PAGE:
WASHINGTON -- The Obama administration outraged human rights advocates on Monday by removing Malaysia from its list of the world's worst human trafficking offenders -- a move that the activists said damages U.S. credibility -- simply to boost the president's trade agenda.
"The Administration has turned its back on the victims of trafficking," Sen. Robert Menendez (D-N.J.) said in a written statement. "They have elevated politics over the most basic principles of human rights."
Hundreds of Democrats and a handful of Republicans had previously urged the State Department to maintain Malaysia's ranking as a "Tier 3" human trafficking violator. For years, the Malaysian government has largely turned a blind eye to sex slavery involving men, women and children. Forced labor is rampant in several sectors of the country's economy, particularly the electronics industry. In April, mass graves holding more than 130 human trafficking victims were discovered near the country's northern border with Thailand. That same month, the U.S. ambassador to Malaysia said the government needed to take human trafficking prosecution more seriously.
Nevertheless, the State Department officially upgraded Malaysia's status to Tier 2 on Monday.
"Malaysia's record on curbing human trafficking is just not sufficient to justify an upgrade," said Sarah Margon, Washington director at Human Rights Watch. "And I think it's damaging to the integrity of the report."
The country's new status effectively makes it eligible for inclusion in the Trans-Pacific Partnership, a major trade deal between the U.S. and 11 other nations. Obama considers the pact a top priority for his second term. But a law that Obama signed in June bars Congress from voting on trade pacts with Tier 3 countries using fast-track procedures, which prevent lawmakers from amending or filibustering the deal. The TPP almost certainly cannot pass Congress without fast-track aid.
"It is easier to lower the standard than to insist that Malaysia protect trafficking victims," Rep. Lloyd Doggett (D-Texas) said of Malaysia's upgraded status. "This report is another indication that the Trans-Pacific Partnership is not being used to bring about meaningful change on critical issues."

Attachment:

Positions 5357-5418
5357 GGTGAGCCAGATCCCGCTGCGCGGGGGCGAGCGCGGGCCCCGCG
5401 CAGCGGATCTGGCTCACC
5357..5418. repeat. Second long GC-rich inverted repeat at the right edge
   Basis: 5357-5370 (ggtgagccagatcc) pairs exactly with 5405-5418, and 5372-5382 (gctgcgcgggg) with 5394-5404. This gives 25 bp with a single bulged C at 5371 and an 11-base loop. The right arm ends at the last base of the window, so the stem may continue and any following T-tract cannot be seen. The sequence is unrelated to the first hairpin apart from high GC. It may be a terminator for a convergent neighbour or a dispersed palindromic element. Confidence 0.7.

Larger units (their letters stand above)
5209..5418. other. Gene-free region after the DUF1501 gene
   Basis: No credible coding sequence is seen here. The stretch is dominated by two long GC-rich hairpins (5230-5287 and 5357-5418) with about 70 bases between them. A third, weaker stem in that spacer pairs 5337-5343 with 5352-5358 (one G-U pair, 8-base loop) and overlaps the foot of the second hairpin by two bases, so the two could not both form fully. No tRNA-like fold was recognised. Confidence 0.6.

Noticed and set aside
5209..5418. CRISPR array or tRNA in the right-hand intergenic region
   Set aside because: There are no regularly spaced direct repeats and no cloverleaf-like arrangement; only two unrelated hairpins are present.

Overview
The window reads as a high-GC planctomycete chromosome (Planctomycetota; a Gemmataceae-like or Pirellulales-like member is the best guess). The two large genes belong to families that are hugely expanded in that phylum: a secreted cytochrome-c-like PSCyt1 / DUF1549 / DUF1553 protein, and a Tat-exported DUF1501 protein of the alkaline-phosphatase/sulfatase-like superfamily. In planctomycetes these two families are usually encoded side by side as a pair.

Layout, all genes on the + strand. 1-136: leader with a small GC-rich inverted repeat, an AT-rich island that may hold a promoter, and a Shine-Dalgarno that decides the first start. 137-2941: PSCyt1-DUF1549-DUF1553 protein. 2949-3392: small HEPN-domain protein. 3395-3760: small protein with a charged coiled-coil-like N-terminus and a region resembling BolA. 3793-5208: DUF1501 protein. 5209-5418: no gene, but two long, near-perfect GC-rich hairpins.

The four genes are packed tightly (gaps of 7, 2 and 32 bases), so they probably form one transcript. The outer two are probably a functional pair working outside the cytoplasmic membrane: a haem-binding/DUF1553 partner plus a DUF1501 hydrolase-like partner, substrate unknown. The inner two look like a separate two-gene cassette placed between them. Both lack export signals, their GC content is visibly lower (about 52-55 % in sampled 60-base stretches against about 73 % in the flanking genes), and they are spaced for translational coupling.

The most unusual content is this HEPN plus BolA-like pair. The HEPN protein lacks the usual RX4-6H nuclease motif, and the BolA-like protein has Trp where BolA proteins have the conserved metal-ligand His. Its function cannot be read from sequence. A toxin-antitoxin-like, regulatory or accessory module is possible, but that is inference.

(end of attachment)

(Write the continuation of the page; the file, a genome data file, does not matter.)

"It's crucial that we maintain the integrity of the Trafficking In Persons report, and I remain concerned that this upgrade is unwarranted," Sen. Rob Portman (R-Ohio) said in a statement provided to HuffPost.
Several Democrats noted that the upgrade appears to conflict with years of promises from the administration that the TPP will include tough, meaningful labor and human rights protections. If the U.S. needs to fudge its policies on modern-day slavery to let Malaysia into the deal, they said, it's hard to see the pact improving the plight of workers abroad.
"Instead of paving the way for Malaysia’s participation in TPP, we should be working on actions that Malaysia should be taking to come into compliance with these standards," said Rep. Sander Levin (D-Mich.), the top Democrat on the House Ways and Means Committee, which oversees international trade issues. Levin called the upgrade "extremely concerning."
The State Department's Trafficking In Persons report has been an important diplomatic tool in the promotion and protection of human rights abroad. A low ranking on the report carries an international stigma and pressures governments to reform their policies. Margon said the report has contributed to concrete improvements in multiple countries. But she worried the 2015 report has been deeply polluted by politics. In addition to the change on Malaysia, Cuba received an upgrade after the U.S. reopened diplomatic relationships with the island nation, while Saudi Arabia received an upgrade amid tension over the Obama administration's nuclear deal with Iran.
But Malaysia's new Tier 2 status appeared to generate the most indignation from human rights advocates.
"Upgrades like this seriously weaken the U.S. government's credibility as it works to combat human trafficking around the world," said Bradley Myles, CEO of Polaris, a nonprofit group that focuses on human trafficking. "The country has not taken concrete steps to merit a higher ranking."
The official reporting period for the 2015 report ended in March, before the discovery of those mass graves in Malaysia. But a new Malaysian law expanding protections for trafficking victims also missed the March deadline. In any case, Malaysia's human trafficking troubles have long been due to weak enforcement of its laws, which do, in fact, ban human trafficking. Monday's report from the State Department seemed to acknowledge the weak prosecution record.
"Malaysia more than doubled the number of trafficking investigations and substantially increased prosecutions, but the government convicted only three traffickers for forced labor and one for passport retention, a decrease from the nine traffickers it convicted in 2013," the report reads.
"It is unconscionable to turn a blind eye to Malaysia’s human rights abuses in order to further a trade agenda that fails to live up to our country’s values," said Rep. Debbie Dingell (D-Mich.).
This story has been updated to include comment from Sen. Rob Portman.
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